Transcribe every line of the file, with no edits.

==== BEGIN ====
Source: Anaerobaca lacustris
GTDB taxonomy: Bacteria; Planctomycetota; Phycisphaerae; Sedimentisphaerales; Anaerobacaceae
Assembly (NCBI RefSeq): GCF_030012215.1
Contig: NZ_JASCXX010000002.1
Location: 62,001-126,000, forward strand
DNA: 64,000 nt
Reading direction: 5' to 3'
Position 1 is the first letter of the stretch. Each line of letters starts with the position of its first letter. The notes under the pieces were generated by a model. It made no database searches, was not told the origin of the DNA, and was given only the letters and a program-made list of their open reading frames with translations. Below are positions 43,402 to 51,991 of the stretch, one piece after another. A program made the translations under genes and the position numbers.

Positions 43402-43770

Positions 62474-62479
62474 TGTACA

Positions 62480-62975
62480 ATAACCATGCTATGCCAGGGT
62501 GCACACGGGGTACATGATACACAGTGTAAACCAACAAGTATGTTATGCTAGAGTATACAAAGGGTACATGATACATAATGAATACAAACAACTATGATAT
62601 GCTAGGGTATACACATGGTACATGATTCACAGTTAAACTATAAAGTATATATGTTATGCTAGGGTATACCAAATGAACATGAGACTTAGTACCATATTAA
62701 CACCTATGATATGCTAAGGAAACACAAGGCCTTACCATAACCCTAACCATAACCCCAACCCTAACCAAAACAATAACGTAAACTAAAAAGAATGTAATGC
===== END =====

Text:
Source: Anaerobaca lacustris
GTDB taxonomy: Bacteria; Planctomycetota; Phycisphaerae; Sedimentisphaerales; Anaerobacaceae
Assembly (NCBI RefSeq): GCF_030012215.1
Contig: NZ_JASCXX010000002.1
Location: 62,001-126,000, forward strand
DNA: 64,000 nt
Reading direction: 5' to 3'
Position 1 is the first letter of the stretch. Each line of letters starts with the position of its first letter. The notes under the pieces were generated by a model. It made no database searches, was not told the origin of the DNA, and was given only the letters and a program-made list of their open reading frames with translations. Below are positions 43,402 to 51,991 of the stretch, one piece after another. A program made the translations under genes and the position numbers.

Positions 43402-43770

Positions 62474-62479
62474 TGTACA

Positions 62480-62975
62480 ATAACCATGCTATGCCAGGGT
62501 GCACACGGGGTACATGATACACAGTGTAAACCAACAAGTATGTTATGCTAGAGTATACAAAGGGTACATGATACATAATGAATACAAACAACTATGATAT
62601 GCTAGGGTATACACATGGTACATGATTCACAGTTAAACTATAAAGTATATATGTTATGCTAGGGTATACCAAATGAACATGAGACTTAGTACCATATTAA
62701 CACCTATGATATGCTAAGGAAACACAAGGCCTTACCATAACCCTAACCATAACCCCAACCCTAACCAAAACAATAACGTAAACTAAAAAGAATGTAATGC